When "12 Years a Slave" Director Steve McQueen accepted the Oscar for "Best Picture" on Sunday night, he dedicated the award to the 21 million people still in slavery today. Experts drew a comparison between sex trafficking and the struggles of Solomon Northrup, the film's main character, and also compared modern slavery and Christian persecution.
"Everyone deserves not just to survive, but to live. This is the most important legacy of Solomon Northup," McQueen declared in his Oscar acceptance speech. "I dedicate this award to all the people who have endured slavery, and the 21 million people who still suffer slavery today." Fact-checking website PolitiFact rated his statement "Mostly True," since he cited the 2012 estimate from the International Labor Organization, a United Nations agency.
Taryn Manstrean, director of Communications at Shared Hope International, a group dedicated to fighting human sex trafficking, compared the struggles of the Oscar-winning film's main character, Solomon Northup, to those of women in the sex trade. "He was a free man and was taken into slavery – he struggled to escape and survive," Manstrean explained. "In the exact same way, most of these girls did not start a slave." more >>
The only thing remotely religious about the Project ROSE program that seeks to rehabilitate sex workers in Arizona is that it is hosted by the Bethany Bible Church in Phoenix. It is also completely voluntary.
Recent media reports on the three year old project that was conceived through a partnership between the Arizona State University School of Social Work, the Phoenix Police Department and a number of other public and private agencies, however, have painted a different picture.
"Project ROSE is a Phoenix city program that arrests sex workers in the name of saving them. In five two-day stings, more than 100 police officers targeted alleged sex workers on the street and online," charged a VICE report. more >>
An online ministry dedicated to helping those struggling with pornography addiction plans to host a discussion about the sex industry over pancakes on Saturday morning, hoping to teach young men the dangers of internet porn before they become addicted.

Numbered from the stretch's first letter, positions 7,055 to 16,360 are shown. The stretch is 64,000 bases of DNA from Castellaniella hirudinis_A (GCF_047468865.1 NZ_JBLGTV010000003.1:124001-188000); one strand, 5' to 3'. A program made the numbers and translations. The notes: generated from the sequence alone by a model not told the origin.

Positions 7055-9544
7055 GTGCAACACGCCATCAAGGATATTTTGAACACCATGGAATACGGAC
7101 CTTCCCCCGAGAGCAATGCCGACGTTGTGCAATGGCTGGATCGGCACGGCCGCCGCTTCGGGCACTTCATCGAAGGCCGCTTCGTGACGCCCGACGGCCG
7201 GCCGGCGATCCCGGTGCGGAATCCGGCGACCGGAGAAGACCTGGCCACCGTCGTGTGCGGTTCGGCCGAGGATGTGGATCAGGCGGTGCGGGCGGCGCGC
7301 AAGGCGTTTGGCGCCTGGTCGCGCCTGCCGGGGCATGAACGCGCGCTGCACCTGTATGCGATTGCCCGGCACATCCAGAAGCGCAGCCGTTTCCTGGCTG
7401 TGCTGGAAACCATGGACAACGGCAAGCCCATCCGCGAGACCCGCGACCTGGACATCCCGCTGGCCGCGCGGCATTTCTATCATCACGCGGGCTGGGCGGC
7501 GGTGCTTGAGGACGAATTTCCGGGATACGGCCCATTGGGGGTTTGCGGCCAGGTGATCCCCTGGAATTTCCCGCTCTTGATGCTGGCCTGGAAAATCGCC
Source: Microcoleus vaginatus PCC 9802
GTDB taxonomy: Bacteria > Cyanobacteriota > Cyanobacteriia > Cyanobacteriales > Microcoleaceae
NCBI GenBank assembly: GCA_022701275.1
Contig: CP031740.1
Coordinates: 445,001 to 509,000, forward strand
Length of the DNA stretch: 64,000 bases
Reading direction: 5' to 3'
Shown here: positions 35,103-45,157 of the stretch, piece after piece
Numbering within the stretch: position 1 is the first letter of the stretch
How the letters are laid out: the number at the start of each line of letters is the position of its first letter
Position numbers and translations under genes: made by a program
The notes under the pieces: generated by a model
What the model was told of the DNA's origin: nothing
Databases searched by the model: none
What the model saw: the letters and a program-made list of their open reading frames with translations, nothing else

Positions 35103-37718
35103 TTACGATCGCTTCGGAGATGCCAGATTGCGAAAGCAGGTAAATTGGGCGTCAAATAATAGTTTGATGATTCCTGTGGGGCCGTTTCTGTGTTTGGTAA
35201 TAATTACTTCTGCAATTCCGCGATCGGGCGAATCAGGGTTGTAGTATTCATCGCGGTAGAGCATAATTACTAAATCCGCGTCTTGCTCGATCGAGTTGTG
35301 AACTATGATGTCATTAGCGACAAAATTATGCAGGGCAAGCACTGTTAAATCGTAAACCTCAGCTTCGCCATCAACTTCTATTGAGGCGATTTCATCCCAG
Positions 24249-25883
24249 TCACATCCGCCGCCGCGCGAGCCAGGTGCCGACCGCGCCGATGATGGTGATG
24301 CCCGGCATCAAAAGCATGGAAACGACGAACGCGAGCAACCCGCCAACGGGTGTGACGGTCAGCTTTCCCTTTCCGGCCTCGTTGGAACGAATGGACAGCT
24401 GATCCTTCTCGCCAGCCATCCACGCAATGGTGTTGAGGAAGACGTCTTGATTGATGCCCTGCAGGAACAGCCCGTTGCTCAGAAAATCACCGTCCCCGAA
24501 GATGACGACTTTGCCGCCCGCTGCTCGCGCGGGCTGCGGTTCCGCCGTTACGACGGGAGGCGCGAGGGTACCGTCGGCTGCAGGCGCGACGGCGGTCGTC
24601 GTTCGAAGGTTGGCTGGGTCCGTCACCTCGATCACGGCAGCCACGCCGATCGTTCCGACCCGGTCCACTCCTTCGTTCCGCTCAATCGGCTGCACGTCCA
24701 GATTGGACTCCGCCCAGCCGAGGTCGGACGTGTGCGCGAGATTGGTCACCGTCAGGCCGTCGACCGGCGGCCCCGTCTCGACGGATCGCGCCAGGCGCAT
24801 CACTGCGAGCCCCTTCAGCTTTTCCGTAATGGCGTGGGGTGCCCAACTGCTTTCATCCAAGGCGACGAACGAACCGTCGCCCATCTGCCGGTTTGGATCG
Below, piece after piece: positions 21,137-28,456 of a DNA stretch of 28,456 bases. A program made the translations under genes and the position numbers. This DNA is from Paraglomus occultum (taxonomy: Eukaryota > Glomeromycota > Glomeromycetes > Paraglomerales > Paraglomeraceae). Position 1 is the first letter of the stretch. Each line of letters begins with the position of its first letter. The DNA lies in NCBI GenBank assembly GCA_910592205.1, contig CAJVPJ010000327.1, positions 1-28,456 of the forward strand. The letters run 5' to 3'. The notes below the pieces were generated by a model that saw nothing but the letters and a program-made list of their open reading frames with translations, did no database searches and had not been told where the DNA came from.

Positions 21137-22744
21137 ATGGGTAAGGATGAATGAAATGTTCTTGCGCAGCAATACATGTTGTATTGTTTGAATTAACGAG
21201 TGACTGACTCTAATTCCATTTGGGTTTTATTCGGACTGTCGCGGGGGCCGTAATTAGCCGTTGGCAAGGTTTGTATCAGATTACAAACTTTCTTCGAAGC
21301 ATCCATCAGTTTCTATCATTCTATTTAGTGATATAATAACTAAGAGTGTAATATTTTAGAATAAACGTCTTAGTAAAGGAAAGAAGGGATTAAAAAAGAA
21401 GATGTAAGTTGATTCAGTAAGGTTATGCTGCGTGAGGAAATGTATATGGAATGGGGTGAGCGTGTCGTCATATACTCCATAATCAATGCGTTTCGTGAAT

Dubbed as the "greatest men's breakfast on the planet" by XXXChurch.com, "Porn and Pancakes" will take place at Catalyst Christian Church in San Marcos, Calif. featuring XXXChurch founder Craig Gross who will focus on speaking to boys as young as 11-years-old.
According to XXXChurch, porn is a $57 billion worldwide industry. In the United States, 90 percent of kids ages 8 to 16 have viewed porn, while one in seven receive daily sexual solicitations online. Gross believes the problem is expected to become worse as technology advances. more >>
When Alana S. Newman attended a conference on family formation, she was shocked to find that surrogacy has become a "booming" market among gay couples.
"The event was overflowing with a shocking enthusiasm for motherlessness, and it served as an opportunity to promote the fertility industry's most lucrative package: egg donors plus surrogates, for gay male couples and single-dads-by-choice," said Newman of the Anonymous Us Project, an organization which focuses on the topic of "third party reproduction," while describing the event (sponsored by American Association for Adoption and Reproductive Technologies Attorneys) that took place in Charleston, S.C. more >>
NEW YORK — Gary Haugen, founder and CEO of human rights organization International Justice Mission, recently visited the American Bible Society in NYC to talk with Gabe Lyons of Q Ideas about his new book, The Locust Effect: Why the End of Poverty Requires the End of Violence.
"Beneath the surface of the world's poorest communities, common violence — like rape, forced labor, illegal detention, land theft, police abuse and other brutality — has become routine and relentless. And like a horde of locusts devouring everything in their path, the unchecked plague of violence ruins lives, blocks the road out of poverty, and undercuts development," reads a publisher description of Haugen's The Locust Effect, co-written with Victor Boutros.
Haugen has led International Justice Mission for 17 years in its mission to protect the world's poorest and most vulnerable from violence, exploitation and oppression. Haugen, formerly a lawyer at the U.S. Department of Justice, saw the horrors of unchecked and systematic violence firsthand when he served as director of the U.N. investigative team in a post-genocide Rwanda. more >>